songkran สงกรานต์, संक्रांति

songkran2016POSTCARD #202: CHIANG MAI: Impossible to not notice Songkran here, Thailand’s New Year festival, “sawat deepee mai”, Songkran begins today, 13 April 2016, in the Buddhist/ Hindu solar calendar. It’s also New Years day in many calendars of South and South East Asia. Songkran is the water festival, the act of pouring water is a blessing and good wishes. Before the festival begins, everything old is got rid of or it will bring the owner bad luck. Time to let go of bad stuff, ‘should auld acquaintance be forgot for the sake of auld lang syne.’ Wash away misfortunes in the past year, and welcome in the new year and a fresh start.

Thai people usually try to go back home and see their parents or their old relatives at Songkran. A tradition of bathing elders and asking for their blessing is part of the festival. Now I’m seen as a harmless old guy so I don’t get water thrown at me; a very small amount of blessed water is gently poured on my shoulder, or I sometimes get to sprinkle jasmine flower soaked water on the youngers who kneel and pray for fortunate circumstances in the coming year. All Thais go to temple in the morning and make merit by either giving alms to the monks or releasing birds, fishes or turtles from captivity – good deeds and the karma of it all.

But it’s mostly about water and the release from hot summer days. For young Thais and foreign tourists visiting here it’s a joyful water-throwing free-for-all. The streets are running with water to the extent that the Chiang Mai Government this year have started a small campaign to persuade the public it’s necessary to save on water. But not taken too seriously.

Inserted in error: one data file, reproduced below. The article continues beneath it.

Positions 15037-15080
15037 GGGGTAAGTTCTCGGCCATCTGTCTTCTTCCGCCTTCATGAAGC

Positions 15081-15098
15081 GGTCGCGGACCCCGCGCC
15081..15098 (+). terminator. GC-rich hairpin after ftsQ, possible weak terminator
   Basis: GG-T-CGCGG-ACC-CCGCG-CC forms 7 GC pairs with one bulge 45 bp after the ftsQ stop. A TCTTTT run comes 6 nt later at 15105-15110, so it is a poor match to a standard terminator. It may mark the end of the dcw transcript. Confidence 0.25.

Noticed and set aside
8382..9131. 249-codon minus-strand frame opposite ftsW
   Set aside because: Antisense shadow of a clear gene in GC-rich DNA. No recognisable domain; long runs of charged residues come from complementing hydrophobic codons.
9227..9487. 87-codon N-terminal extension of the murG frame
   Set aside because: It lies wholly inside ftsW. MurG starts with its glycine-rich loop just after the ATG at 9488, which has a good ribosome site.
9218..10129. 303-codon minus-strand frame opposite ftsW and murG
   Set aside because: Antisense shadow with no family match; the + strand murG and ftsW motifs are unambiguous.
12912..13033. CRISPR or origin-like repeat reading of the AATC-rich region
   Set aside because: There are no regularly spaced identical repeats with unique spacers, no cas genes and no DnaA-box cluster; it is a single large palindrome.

It’s also a time when people get reckless, accidents on the road the Bangkok Post today reports that so far, police arrested 20,094 people for drink-driving and 549 vehicles were impounded at checkpoints from 9 – 12 April. Owners of the impounded vehicles, 439 motorcycles and 110 cars, will be allowed to pick up their vehicles at police stations after April 17 when Songkran ends.

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there is no memory

IMG_0073POSTCARD #118: Chiang Mai/Bangkok flight: Early morning and we have a flight to catch. Some urgency in getting M organized, her bag with tinkling-bell/woolly-teddy-bear appendages and putting on these brightly coloured shoes. Then down in the elevator, along the corridor and all the doors that open different ways… obstacle course. Is it a pull or a push? M says it’s a plush. I simply assume they should all be the same but Western standards don’t apply here (not necessarily a bad thing). There’s a tug, an unyielding shove but we get most of them right, out in the street and the taxi is waiting.